Subj: Health Hazards of Religion From time to time the Centers for Disease Control and P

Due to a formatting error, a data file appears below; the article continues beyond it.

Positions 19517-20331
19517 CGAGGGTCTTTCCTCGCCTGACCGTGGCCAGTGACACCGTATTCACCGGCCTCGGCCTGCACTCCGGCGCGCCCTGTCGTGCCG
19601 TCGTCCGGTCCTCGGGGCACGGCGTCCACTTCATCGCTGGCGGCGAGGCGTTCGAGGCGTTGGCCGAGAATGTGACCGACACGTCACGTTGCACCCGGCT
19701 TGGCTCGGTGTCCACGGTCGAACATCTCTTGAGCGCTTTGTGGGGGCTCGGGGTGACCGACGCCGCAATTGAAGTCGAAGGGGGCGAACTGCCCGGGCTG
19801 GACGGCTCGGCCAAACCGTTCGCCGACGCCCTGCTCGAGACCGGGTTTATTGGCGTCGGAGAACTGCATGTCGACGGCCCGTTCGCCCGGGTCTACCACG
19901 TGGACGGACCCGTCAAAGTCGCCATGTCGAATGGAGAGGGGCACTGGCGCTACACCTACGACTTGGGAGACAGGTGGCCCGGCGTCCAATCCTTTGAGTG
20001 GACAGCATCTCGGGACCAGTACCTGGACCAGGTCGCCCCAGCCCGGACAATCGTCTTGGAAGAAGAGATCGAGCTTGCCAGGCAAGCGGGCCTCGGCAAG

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From: IN%"ksaladin@mail.gac.peachnet.edu" 19-OCT-1994 14:58:11.77 Subj: Health Hazards of Religion From time to time the Centers for Disease Control and Prevention issues data on morbidity and mortality resulting from or at least correlated with religious belief and practice. Of interest to Sechum-L discussants may be this report: "Outbreak of Measles Among Christian Science Students--Missouri and Illinois, 1994", Morbidity and Mortality Weekly Reports 43:463-465 (1 July 1994), which I abstract below--as if we need any further proof that religion can not only be hazardous to one's health, but irresponsibly hazardous to the health of innocent bystanders. A major measles outbreak occurred Apr. 4 to May 17/94 beginning with a 14-yr-old Christian Science (XnSci) student who lived in a community assoc. with a XnSci college in Jersey Co., IL, and who attended an XnSci boarding school in St. Louis Co., MO. From Apr. 16 to May 19, measles occurred in 190 known cases in these two counties, all involving unvaccinated individuals. Epidemiologists traced all cases to the IL college or the MO boarding school. Two cases occurred in unvaccinated non-XnSci individuals--a 35-yr-old physician and 9-mo-old infant--who had both come into contact with XnSci students competing in a tennis tournament at the college. Persons with rashes were quarantined in a separate bldg at each school, with 24-hr security guards. Only persons with proof of vaccination were permitted to enter or leave each campus. 600 XnScientists in the two counties consented to be vaccinated. Both the K-12 school and the IL college had had measles outbreaks before, in 1978, 80, 85, and 89; three students died in the 1985 outbreak. About 50% of all measles cases in the U.S. in the first half of 1994 were among persons who reject vaccination. The editor notes: "The magnitude of this outbreak illustrates the potential challenges that groups that do not routinely accept vaccination present for eliminating indigenous measles in the United States.... Communities that do not accept vaccination are at risk for recurring outbreaks and may provide foci of infection that can result in further transmission." Humanist literature and meetings are replete with anecdotes of former Xn Scientists (or victims of XnSci parents) who have broken with blind faith. The horrors inflicted on so many children by XnSci are well known and bad enough in their own right. While I'm reluctant to raise the old spectre of some religious group "poisoning our wells," it is clear that XnSci is a health threat to the rest of us as well. Somewhere else in the rubble of my office is an older long-term CDC study of longevity among graduates of sectarian and secular colleges. If I unearth it before it turns to petroleum, I'll abstract that in a future post to Sechum-L. I gratefully acknowledge my colleague Harold Reed for passing these on to me. Kind regards to ye of little faith, --Ken Saladin Kenneth S. Saladin Dept. of Biology Georgia College Milledgeville, GA 31061 office: (912) 454-0816 residence: (912) 453-7088

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